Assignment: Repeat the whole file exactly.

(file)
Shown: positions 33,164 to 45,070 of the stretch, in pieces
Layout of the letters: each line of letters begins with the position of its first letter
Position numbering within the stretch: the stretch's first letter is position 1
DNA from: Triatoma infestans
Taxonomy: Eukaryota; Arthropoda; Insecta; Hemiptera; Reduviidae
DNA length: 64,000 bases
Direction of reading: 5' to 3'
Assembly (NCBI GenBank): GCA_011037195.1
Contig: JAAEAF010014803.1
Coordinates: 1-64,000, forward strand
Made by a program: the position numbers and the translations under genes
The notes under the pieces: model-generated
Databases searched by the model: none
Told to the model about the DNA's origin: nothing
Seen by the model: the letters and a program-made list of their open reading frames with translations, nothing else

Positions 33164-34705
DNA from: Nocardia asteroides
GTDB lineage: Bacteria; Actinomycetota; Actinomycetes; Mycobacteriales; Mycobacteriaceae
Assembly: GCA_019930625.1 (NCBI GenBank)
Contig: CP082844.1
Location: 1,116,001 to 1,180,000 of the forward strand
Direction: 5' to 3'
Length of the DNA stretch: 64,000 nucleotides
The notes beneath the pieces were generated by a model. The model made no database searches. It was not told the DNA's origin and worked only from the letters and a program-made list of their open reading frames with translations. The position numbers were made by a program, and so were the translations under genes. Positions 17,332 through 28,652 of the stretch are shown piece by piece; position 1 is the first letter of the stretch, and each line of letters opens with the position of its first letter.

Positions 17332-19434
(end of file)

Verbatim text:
Shown: positions 33,164 to 45,070 of the stretch, in pieces
Layout of the letters: each line of letters begins with the position of its first letter
Position numbering within the stretch: the stretch's first letter is position 1
DNA from: Triatoma infestans
Taxonomy: Eukaryota; Arthropoda; Insecta; Hemiptera; Reduviidae
DNA length: 64,000 bases
Direction of reading: 5' to 3'
Assembly (NCBI GenBank): GCA_011037195.1
Contig: JAAEAF010014803.1
Coordinates: 1-64,000, forward strand
Made by a program: the position numbers and the translations under genes
The notes under the pieces: model-generated
Databases searched by the model: none
Told to the model about the DNA's origin: nothing
Seen by the model: the letters and a program-made list of their open reading frames with translations, nothing else

Positions 33164-34705
DNA from: Nocardia asteroides
GTDB lineage: Bacteria; Actinomycetota; Actinomycetes; Mycobacteriales; Mycobacteriaceae
Assembly: GCA_019930625.1 (NCBI GenBank)
Contig: CP082844.1
Location: 1,116,001 to 1,180,000 of the forward strand
Direction: 5' to 3'
Length of the DNA stretch: 64,000 nucleotides
The notes beneath the pieces were generated by a model. The model made no database searches. It was not told the DNA's origin and worked only from the letters and a program-made list of their open reading frames with translations. The position numbers were made by a program, and so were the translations under genes. Positions 17,332 through 28,652 of the stretch are shown piece by piece; position 1 is the first letter of the stretch, and each line of letters opens with the position of its first letter.

Positions 17332-19434